Leveraged ETFs: Should Investors Demand Their Money Back?
It’s an age-old trick: if one’s good, then two’s better. But when it comes to leveraged exchange traded funds or leveraged ETFs and inverse exchange traded funds…that isn’t necessarily the case.
Over the weekend the Wall Street Journal reported that Massachusetts Secretary of the Commonwealth William Galvin sent subpoenas to several top financial firms including Ameriprise, UBS, LPL Financial and Edward Jones.
A leveraged ETF is really just a traditional exchange traded fund on steroids. The returns are goosed, but the losses are magnified as well.
The groundswell of anger surrounding these products has been steadily increasing for a few weeks and we’ve been getting calls from investors interested in pursuing cases after getting stung by these instruments.
FINRA sent a letter to its member firms warning that leveraged ETFs and inverse ETFs were unsuitable for retail investors. A great many other firms have abandoned them as retail products altogether. For his part, Secretary Galvin wants more information about how brokerage firms marketed leveraged ETFs to investors and why so many lost their shirts. According to the article, leveraged and inverse ETFs held $32.8 billion at the end of June, up $11 billion at the start of 2008.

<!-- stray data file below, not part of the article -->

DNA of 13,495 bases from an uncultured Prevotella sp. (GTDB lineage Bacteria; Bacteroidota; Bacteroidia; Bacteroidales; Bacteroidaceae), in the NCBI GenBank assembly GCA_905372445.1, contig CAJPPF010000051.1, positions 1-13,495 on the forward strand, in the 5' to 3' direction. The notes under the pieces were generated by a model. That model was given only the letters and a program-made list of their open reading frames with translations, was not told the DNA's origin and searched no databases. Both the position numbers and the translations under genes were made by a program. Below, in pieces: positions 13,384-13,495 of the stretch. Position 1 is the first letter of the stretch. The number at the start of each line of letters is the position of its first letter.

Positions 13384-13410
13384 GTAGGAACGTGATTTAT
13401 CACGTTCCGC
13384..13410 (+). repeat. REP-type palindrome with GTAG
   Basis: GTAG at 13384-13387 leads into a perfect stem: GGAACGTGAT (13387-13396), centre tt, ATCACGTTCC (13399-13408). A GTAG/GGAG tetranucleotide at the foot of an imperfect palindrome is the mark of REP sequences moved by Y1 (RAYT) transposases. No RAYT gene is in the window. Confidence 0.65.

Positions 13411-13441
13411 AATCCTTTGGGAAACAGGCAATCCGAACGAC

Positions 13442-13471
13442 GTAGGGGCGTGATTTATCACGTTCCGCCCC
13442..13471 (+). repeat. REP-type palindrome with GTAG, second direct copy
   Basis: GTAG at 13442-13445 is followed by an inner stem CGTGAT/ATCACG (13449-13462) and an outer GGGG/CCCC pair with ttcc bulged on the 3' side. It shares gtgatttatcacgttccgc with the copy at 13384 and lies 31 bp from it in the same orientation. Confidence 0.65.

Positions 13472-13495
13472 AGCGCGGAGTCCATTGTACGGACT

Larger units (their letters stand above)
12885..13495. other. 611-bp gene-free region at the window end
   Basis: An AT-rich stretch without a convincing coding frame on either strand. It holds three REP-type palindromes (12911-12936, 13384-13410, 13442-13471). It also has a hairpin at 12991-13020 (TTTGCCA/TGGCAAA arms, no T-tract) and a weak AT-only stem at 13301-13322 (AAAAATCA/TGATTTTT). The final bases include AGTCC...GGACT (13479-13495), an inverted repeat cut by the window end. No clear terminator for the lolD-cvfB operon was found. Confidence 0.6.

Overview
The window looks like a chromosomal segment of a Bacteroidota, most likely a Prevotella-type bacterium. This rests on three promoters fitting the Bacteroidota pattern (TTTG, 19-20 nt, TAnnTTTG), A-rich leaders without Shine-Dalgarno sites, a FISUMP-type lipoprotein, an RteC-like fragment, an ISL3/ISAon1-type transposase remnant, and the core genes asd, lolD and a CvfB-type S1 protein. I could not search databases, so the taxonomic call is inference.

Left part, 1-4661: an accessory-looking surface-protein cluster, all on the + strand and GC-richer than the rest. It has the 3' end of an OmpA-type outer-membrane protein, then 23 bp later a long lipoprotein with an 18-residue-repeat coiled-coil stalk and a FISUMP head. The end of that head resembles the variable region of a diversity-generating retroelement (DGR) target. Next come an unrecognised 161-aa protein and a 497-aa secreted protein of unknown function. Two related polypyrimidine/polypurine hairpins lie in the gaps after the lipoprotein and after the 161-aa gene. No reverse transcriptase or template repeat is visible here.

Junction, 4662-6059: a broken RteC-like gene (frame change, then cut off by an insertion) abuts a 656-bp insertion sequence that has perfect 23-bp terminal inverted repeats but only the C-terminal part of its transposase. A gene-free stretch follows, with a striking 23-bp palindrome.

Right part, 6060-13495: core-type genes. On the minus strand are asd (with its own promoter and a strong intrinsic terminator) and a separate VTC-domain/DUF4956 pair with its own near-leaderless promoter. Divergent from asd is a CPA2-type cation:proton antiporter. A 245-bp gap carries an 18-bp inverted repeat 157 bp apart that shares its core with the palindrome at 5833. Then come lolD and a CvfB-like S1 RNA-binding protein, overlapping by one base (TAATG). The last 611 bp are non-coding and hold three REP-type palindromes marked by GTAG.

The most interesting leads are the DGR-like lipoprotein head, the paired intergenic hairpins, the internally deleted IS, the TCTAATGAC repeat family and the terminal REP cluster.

It’s possible, if not likely, that these instruments were sold to investors as a way to hedge against particular portfolio strategies or even as a cheaper alternative to mutual funds. But investors weren’t told exactly how speculative and costly leveraged ETFs were. In fact, to properly use them, investors basically had to bet on what the market would do that day.
Indeed, a buyer of a leveraged or inverse ETF must have the wherewithal to make significantly sophisticated trading decisions everyday based on how the fund’s derivative index performed and guess which way it will move the following day. I know from over 20 years of working with investors that they are notoriously passive and commonly afraid to take corrective measures without the prodding of their financial advisor. For this reason alone this is an unsuitable product.
Leveraged ETFs, and ETFs generally, are also touted for the tax efficiency. While this fact may be true it would have no bearing on a retail investor using a tax-deferred IRA or other tax-deferred accounts (or indeed those who are already tax-exempt).
Finally, another major reason for the deserved outrage is that leveraged ETFs look like low-cost mutual funds that are pegged to a certain index or basket of securities. But in reality they do not track the index like a passively managed mutual fund would. Rather they trade on the open market and “close” everyday and restart.
This aspect of the instruments is important because it compounds the fund’s expenses, which in the case of the leverage ETFs are very high because of the cost of borrowing. On a good day, when the investor guessed right, he or she might get twice the derivative index’s return, less expenses. But on a bad day, the investor takes twice the loss, plus the expenses. So to make up for the loss, the investor needs two days on the upside to make up for the one day loss. For every day an investor bets incorrectly, the expenses compound so the break even point (i.e. the index) gets further and further out of reach.
It’s almost impossible to justify this expense for a retail investor. And a financial advisor or broker cannot say that somehow a leverage ETF is more suitable than a simple index fund. Thus, the likelihood for another barrage of investor cases is very high.